Speakers Corner 1999
Dimensions (H x W x D)
City of Melbourne Art and Heritage Collection
Location: Birrarung Marr, nr Exhibition Street extension
For most of its venerable past Speakers Corner has been known as Yarra Bank, a site for political, religious and ideological debate. Between 1890 and the 1960s orators would gather to articulate their views on local and international issues. It was originally a one-hectare, heavily treed area at the western tip of Flinders Park, where orators voiced opinion and dissent from nine bluestone-faced granite mounds (probably built in the 20th century). The site was most attended during periods of upheaval and struggle, such as during World War I, the Depression and the 1940s, when leftist politics were beginning to feel the force of repression. From the 1960s, and with the rise of more varied media, the site has been comparatively quiet, serving as a meeting place for participants following the annual May Day parade.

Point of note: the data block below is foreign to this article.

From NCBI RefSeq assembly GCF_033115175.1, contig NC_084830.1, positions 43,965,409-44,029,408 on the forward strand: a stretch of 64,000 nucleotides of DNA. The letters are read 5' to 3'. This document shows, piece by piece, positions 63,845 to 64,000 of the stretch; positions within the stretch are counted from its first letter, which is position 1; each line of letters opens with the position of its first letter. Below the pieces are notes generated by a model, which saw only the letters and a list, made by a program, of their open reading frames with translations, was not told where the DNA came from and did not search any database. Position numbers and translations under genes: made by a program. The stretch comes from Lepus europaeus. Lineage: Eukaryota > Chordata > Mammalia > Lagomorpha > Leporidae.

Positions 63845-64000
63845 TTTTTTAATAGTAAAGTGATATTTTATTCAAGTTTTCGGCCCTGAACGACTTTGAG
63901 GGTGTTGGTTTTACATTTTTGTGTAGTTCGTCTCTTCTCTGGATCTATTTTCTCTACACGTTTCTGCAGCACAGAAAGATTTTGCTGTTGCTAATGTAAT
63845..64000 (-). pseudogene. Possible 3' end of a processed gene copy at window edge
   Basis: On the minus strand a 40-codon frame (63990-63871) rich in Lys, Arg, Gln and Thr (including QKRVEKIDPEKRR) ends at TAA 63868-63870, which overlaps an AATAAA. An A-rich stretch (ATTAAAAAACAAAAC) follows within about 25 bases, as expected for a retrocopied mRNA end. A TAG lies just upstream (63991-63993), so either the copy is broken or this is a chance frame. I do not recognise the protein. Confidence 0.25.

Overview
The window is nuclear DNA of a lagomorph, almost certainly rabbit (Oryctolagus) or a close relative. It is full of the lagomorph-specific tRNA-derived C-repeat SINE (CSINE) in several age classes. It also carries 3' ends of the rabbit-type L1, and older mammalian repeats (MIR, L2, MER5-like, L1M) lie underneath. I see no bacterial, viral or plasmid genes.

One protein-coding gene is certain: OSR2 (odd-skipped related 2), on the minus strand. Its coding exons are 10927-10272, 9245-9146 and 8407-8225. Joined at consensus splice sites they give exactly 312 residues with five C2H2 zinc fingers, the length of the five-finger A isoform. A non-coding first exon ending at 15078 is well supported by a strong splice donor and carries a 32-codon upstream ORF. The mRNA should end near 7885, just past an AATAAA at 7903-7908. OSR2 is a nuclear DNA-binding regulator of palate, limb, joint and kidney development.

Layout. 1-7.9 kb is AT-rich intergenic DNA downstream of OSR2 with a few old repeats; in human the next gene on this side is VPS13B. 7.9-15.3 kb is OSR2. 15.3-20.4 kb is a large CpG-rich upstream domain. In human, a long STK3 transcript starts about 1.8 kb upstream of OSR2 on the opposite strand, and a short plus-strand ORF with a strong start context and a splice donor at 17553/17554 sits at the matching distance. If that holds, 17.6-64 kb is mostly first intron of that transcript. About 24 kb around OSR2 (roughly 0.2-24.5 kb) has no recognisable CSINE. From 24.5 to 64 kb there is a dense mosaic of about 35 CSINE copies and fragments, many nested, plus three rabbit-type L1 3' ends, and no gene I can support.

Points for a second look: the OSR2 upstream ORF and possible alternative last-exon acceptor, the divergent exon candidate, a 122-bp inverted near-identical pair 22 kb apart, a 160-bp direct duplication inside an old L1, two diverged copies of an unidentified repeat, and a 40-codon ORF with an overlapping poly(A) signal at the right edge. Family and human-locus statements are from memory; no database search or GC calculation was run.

The construction of the Exhibition Street extension to Batman Avenue in the late 1990s saw changes to Speakers Corner, now integrated into the western point of Birrarung Marr. It was reduced in size to a half hectare, eight of its established trees were removed and three of its mounds were re-sited at the western side of the site. An interpretive sculpture by Evangelos Sakaris has been added, comprising four low-lying, stepped pink-granite outcrops. Inscribed with quotations, these outcrops are spread across the site. The National Speakers Association of Australia was responsible for a commemorative plaque being placed at the site. It honours all those who, throughout history, have informed the public on matters of interest and concern.